In his short essay "On the Prison of Jazz" published in Selected Essays (Collins, 1939), G.K. Chesterton makes some comments entirely relevant to multi-tasking and distraction. His primary topic is the inability to hold a conversation in a restaurant while there is live music, namely jazz: "But talking to people who are listening to something else which is not the talk is a sort of complex or nexus of futility." Considering he lived in a non-digital age, his comments on distraction and doing two things at once are strikingly and even more worthy of consideration.

"For, though we talk lightly of doing this or that to distract the mind, it remains really as well as verbally true that to be distracted it to be distraught. The original Latin word does not mean relaxation; it means being torn asunder as by wild horses. The original Greek word, which corresponds to it, is used in the text which says that Judas burst asunder in the midst. To think of one thing at a …

The Bible Miniseries 3: Weakest Moments and the Most Powerful One

Previously, I have commented on the  "10 hour" miniseries on "The Bible" with regard to its portrayal of angels and its portrayal of certain characters such as John the Baptist. I would like to conclude my three part series by addressing what to me were two of the weakest moments of "The Bible" from a biblical and theological perspective. To be fair I will finish with a few comments on what I think is the most powerful scene of the 10 hours. (Comments on this scene have already been made by Rachel McMillan.)

The first of the two weak moments I want to mention is the calling of Peter. This scene has problems for me because there is a cheesiness to it, while it is also a bit off both biblically and theologically. This account of the calling of Peter comes from Luke 5 and not from Matthew or Mark or John. In Luke's account, Peter, James, and John become disciples after Jesus gets into Simon Peter's boat and asks Peter to take him out into the lake …

The Bible Miniseries 2: Interpretation through Characters and Juxtapositions

Continuing with some thoughts and reflections on the "10 hour" miniseries on The Bible, I want to follow up my comments on the portrayal of angels with some comments on certain characters and the depictions of them.

The first I would like to mention is that of John the Baptist. John the Baptist is an extremely important figure in the Gospels. All four Gospels present John as the forerunner of Jesus the Messiah. He is the one who prepares the way, fulfilling prophecies from Malachi 3 and Isaiah 40. Although Luke says that John and Jesus are related, none of the other three Gospels indicate any special relationship between John and Jesus apart from John's baptism of Jesus.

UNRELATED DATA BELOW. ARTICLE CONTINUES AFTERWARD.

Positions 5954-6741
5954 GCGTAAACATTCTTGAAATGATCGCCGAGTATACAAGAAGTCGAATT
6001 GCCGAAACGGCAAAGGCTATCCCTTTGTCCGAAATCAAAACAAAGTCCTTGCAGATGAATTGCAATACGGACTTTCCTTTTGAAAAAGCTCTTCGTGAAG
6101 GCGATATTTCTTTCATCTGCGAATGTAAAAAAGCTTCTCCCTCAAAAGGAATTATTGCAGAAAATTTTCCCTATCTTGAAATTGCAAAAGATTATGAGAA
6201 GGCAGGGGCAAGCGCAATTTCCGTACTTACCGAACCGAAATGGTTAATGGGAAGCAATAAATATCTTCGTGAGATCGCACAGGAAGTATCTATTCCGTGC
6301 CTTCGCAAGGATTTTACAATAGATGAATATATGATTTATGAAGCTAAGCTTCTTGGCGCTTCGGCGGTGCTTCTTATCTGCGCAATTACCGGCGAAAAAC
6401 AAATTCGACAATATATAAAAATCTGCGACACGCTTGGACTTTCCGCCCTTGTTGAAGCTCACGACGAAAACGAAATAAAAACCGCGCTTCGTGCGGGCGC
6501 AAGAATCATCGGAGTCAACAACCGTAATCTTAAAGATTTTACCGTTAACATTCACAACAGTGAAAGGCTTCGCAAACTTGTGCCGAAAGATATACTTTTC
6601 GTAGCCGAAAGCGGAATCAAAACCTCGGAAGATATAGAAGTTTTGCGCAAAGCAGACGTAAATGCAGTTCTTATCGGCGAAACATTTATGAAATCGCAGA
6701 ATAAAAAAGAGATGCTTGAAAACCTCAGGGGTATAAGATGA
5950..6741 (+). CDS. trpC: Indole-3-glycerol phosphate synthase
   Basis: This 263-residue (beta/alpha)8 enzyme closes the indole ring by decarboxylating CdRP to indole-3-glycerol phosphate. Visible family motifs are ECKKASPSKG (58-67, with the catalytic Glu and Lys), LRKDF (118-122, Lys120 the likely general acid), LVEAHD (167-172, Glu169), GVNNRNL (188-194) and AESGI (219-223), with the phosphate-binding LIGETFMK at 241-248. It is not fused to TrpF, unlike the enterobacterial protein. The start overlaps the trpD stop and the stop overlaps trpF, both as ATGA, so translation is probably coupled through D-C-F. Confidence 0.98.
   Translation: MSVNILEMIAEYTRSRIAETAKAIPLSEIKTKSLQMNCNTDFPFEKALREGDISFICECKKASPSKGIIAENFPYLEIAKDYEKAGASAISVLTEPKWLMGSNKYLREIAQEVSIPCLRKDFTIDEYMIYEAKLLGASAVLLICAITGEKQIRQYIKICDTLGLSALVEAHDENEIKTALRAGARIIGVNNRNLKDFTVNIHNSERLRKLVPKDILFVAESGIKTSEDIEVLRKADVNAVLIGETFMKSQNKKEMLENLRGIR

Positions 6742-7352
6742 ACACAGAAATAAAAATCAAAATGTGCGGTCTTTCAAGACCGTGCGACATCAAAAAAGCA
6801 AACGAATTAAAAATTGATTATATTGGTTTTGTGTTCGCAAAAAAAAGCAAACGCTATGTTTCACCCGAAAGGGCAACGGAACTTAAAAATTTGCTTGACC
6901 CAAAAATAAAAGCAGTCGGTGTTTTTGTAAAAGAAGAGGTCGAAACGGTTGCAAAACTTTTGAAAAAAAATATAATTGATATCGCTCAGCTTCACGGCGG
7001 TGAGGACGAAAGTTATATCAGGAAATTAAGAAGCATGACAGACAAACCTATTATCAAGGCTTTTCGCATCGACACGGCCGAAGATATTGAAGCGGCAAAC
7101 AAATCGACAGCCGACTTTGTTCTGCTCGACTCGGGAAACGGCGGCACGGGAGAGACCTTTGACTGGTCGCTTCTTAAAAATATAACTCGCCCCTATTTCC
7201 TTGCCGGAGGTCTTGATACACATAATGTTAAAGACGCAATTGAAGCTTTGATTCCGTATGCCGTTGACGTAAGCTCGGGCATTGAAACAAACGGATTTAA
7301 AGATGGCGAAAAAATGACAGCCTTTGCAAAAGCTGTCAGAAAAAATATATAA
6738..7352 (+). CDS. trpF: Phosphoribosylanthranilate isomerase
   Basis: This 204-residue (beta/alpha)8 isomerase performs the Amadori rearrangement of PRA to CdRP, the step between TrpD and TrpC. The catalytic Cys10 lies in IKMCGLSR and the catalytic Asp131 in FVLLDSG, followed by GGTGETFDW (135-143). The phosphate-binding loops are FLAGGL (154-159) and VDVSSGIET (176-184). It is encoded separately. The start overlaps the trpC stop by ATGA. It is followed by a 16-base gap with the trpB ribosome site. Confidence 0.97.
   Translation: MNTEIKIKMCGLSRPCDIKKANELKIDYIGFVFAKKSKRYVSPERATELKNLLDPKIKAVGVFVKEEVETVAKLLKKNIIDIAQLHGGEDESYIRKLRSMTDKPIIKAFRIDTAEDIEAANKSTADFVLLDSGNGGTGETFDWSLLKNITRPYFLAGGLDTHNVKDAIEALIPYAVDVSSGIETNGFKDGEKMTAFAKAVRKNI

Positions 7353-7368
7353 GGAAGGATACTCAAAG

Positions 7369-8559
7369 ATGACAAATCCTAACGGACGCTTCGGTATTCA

"The Bible" portrays John as the sort of eccentric holy man or prophet that he most likely was. John the Baptist led a renewal movement for the forgiveness of sins out in the wilderness in the provocative location of Israel's entry into the promised land (Joshua 3). What I found compelling…

The Bible Miniseries: Angels

Not long ago now, I watched the "10 hour" miniseries on The Bible. Thankfully I didn't have to sit through the almost three hours of commercials to do so. And once you figure in all of the repetitive "previously on 'The Bible'" bits, it may only be 6+ hours.

Regardless of its length, The Bible was an ambitious project that was well received, and it will probably continue to be well received. However, any project of this size and breadth will have its positive and negative aspects. Thankfully, the miniseries was more positive than negative. They made some interesting choices on what to film, and stories were woven together in thought provoking ways that brought about fresh interpretation. Yet there were other instances where the scene or script fell flat in dramatically disappointing ways.

One aspect that I was most impressed with was the portrayal of the angels. I have done some research on angels in Second Temple Judaism, and the portrayal of angels i…

Robert H. Gundry on "Learning for Spirituality"

Here is a brief excerpt from Robert H. Gundry's essay "Learning for Spirituality" which is in his new book Extracurriculars: Teaching Christianly Outside Class. It was originally an address given in chapel at Westmont College where Gundry is Professor Emeritus and Scholar-in-Residence.

" not to work Christianity into your business. It's not to work spirituality into your learning. You should, of course. You should make your learning an act of worship by putting a Christian perspective on the literature you study, on the art, on the psychology, on the sociology, the political science--on whatever you study. Sometimes it'll be easy to do, sometimes hard to do. How do you put a Christian perspective on math? I don't know. Maybe our math teachers can tell us. But this morning isn't about putting learning into spirituality, about infusing our learning with spirituality. It's the other way around. It's about putting learning into s…

The Liberal Arts in Washington State